(Repeats Feb. 24 item, no changes in text)
By Fergus Jensen
Feb 24 U.S. mining giant Freeport-McMoRan Inc
warned this week that it could take the Indonesian
government to arbitration and seek damages over a contractual
dispute that has halted operations at the world's second-biggest
Marking a sharp escalation in the row, the government also
said it would go to arbitration if no resolution was reached.
Here are some questions and answers on the contract dispute:
WHAT IS AT STAKE FOR FREEPORT AND INDONESIA?
Freeport's 2016 copper sales from Indonesia were worth about
$2.4 billion, up 130 percent since 1996. This year, its Grasberg
mine is due to contribute around a third of Freeport's global
copper sales of 4.1 billion pounds.
But despite being one of the largest tax payers in
Indonesia, Freeport's relations with the government have become
strained, particularly as Southeast Asia's biggest economy has
sought greater control over its natural resources.
Freeport and the government have been in talks on converting
its 1991 mining contract to a new permit and have made some
progress in recent years. Freeport has agreed to pay export
taxes, higher royalties on copper, gold and silver sales, and to
triple its smelter capacity and cut its concession size by more
In January, however, Indonesia introduced rules that prevent
Freeport from exporting copper concentrate until it adopts a new
permit that would terminate its current contract and impose new
terms, including some different than those already agreed.
Freeport's current contract is not due to expire until 2021
and it wants guarantees that its mining rights will not change
before committing to $15 billion of investment to expand its
Grasberg underground mining operations.
WHAT IS AT THE HEART OF THE LATEST ROW?
The halt in January to Indonesia's exports of semi-processed
ore exports came as part of a renewed push for miners to build
domestic smelters and squeeze more from its mineral resources.
Miners like Freeport were given an option: exports could
only continue once they replaced contracts of work with special
A new permit would allow Freeport to apply for an early
extension to its mining rights, but would also leave it open to
prevailing rules and changes to taxes and other terms from which
it is currently exempt.
The rules require Freeport to divest up to 51 percent of its
Indonesian unit compared with 30 percent currently. So far it
has divested 9.36 percent.
Freeport would also have to pay a dividend tax, 10 percent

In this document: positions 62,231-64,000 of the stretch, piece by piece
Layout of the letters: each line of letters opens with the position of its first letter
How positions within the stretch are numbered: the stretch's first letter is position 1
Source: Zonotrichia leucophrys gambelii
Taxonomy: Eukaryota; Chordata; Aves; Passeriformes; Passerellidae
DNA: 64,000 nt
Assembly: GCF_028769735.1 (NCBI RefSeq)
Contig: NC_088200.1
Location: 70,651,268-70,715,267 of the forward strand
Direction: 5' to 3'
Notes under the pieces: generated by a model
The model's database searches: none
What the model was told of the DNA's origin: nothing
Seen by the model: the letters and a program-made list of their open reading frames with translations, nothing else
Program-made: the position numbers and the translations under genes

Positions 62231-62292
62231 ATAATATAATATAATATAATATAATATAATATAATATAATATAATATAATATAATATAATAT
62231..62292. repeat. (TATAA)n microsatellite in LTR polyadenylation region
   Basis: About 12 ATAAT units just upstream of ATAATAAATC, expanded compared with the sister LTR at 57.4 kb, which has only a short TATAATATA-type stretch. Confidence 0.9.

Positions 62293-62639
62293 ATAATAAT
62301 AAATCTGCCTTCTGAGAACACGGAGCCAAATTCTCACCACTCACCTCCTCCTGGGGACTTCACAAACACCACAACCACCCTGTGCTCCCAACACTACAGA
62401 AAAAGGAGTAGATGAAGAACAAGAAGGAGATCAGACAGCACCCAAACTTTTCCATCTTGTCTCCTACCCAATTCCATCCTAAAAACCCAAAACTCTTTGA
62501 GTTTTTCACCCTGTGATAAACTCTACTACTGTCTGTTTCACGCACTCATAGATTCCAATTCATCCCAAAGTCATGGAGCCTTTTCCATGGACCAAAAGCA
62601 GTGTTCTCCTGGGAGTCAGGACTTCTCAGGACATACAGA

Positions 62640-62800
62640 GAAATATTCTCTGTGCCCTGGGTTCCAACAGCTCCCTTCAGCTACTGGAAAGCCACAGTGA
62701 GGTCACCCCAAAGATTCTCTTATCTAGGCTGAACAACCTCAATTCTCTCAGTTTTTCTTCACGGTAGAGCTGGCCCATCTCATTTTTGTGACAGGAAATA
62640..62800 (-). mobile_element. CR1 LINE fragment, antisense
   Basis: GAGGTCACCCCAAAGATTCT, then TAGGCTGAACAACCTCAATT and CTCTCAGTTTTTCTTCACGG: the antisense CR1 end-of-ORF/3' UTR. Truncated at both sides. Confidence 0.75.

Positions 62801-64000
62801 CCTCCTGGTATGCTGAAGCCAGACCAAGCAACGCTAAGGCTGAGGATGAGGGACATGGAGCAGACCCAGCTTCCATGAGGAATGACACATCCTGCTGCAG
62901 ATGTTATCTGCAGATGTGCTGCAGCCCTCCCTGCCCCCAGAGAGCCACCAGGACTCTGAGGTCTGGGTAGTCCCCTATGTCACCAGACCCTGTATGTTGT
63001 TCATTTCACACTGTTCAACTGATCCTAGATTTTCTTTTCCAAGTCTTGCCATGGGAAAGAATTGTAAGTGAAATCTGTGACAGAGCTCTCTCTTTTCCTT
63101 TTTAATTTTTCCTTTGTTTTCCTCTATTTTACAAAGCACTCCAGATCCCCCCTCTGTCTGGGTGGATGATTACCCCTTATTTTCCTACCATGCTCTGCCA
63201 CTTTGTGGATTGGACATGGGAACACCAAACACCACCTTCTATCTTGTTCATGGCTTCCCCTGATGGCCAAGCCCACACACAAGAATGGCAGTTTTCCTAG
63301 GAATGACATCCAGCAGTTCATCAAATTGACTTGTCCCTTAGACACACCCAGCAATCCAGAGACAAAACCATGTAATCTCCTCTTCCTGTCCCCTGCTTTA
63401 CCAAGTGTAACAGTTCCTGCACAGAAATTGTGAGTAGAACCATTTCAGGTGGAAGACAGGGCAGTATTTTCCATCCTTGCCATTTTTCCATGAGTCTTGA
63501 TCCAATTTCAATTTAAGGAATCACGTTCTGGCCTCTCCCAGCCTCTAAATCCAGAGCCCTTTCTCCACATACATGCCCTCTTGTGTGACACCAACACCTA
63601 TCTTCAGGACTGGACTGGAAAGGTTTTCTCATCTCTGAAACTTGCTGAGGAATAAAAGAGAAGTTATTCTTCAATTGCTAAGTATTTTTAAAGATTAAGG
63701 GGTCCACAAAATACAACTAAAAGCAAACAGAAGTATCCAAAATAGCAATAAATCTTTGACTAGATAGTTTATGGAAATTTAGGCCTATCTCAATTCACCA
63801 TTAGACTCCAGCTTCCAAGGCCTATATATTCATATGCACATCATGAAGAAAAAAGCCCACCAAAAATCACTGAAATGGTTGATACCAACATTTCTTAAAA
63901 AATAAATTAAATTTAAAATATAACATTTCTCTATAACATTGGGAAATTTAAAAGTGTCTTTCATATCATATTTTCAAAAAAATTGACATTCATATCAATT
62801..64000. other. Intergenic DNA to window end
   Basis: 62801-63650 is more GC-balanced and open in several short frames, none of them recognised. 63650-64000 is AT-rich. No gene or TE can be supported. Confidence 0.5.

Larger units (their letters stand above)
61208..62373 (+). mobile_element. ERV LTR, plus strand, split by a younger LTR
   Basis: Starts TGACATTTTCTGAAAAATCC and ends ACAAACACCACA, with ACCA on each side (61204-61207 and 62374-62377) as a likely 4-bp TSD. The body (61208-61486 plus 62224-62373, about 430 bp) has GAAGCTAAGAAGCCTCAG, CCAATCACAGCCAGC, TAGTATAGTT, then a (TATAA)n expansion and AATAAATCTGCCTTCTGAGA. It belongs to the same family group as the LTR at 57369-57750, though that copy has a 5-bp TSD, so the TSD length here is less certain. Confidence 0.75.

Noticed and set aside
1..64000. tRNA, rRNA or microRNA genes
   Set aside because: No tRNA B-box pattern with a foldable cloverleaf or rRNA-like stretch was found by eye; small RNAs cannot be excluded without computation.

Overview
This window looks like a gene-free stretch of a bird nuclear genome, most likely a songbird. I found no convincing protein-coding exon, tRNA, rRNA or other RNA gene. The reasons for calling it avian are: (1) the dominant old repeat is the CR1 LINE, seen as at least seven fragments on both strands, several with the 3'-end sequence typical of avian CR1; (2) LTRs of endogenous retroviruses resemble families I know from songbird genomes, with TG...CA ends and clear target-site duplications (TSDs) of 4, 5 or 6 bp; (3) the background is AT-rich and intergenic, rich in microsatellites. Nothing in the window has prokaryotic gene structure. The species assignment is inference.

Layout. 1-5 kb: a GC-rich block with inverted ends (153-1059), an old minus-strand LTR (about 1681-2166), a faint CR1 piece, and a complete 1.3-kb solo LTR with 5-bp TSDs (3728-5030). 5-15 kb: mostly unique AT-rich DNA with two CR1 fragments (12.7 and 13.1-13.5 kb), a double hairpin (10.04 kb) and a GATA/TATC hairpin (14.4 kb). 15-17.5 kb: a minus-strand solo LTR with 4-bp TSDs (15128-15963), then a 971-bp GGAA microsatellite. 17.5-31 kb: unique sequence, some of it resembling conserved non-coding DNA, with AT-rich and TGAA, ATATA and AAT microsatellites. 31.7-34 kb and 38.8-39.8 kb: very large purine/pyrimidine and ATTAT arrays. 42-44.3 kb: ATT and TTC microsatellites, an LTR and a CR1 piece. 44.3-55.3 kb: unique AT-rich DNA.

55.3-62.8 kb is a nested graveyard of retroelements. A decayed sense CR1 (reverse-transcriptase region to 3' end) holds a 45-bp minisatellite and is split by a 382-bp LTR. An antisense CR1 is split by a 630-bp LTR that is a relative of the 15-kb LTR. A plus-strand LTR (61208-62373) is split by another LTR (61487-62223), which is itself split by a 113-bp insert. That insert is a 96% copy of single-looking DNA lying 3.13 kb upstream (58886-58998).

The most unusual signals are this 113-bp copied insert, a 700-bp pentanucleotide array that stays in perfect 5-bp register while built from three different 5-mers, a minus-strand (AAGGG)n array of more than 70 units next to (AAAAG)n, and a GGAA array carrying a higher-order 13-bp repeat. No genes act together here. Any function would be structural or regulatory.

VAT and an export duty of up to 7.5 percent on copper
WHAT ARE BOTH SIDES SAYING?
Freeport says the stoppage of its exports and attempts to
enforce the new rules on taxes and divestment violate its
contract of work.
According to Freeport, the new mining permit lacks the legal
and fiscal certainty it needs, and that under Indonesian and
international law its contract should be immune to changes.
The company said it is only willing to adopt the new permit
once it has a stable agreement providing the same rights and the
same legal and fiscal certainty it has now.
The government has said Freeport must comply with
Indonesia's 2009 mining law, recent regulations and its 1945
Constitution, which in some cases have different requirements
than terms set out in Freeport's 1991 contract of work.
Freeport's contract, for example, requires the company to
only construct one smelter, while the government now says it
must build at least one more.
The government has said it will seek a resolution that does
not break the law and that honours Freeport's contract.
HOW HAS THE ROW ESCALATED?
On Feb. 17 the government issued a new export permit for
Freeport allowing it to export up to 1.1 million tonnes of
copper concentrate over the next year, while proposing a
six-month window to negotiate fiscal terms.
Freeport has said it "cannot accept" the new permit that
would require the termination of its existing contract at the
end of this window, regardless of where negotiations were at.
After declaring force majeure on exports, Freeport said on
Monday it had started laying off workers in Indonesia and that
it had given a formal notice to the government of multiple
breaches of its contract in a step towards arbitration.
WHAT HAPPENS NEXT?
Freeport's contract allows 120 days to "use its best
endeavours to resolve the dispute through consultation and use
of administrative remedies."
If this fails, conciliation or arbitration proceedings would
be held in Jakarta, or another location if agreed by both sides.
If Freeport opts to terminate its contract, all contract
properties would be offered for sale to the government at cost
or market value, whichever is lower, but not below the
depreciated book value.
If the government does not accept this offer, Freeport would
have 12 months to sell or dispose of assets. All roads, schools
and other immovable properties that are in public use would
immediately become Indonesian property.
(Reporting by Fergus Jensen; Editing by Tom Hogue)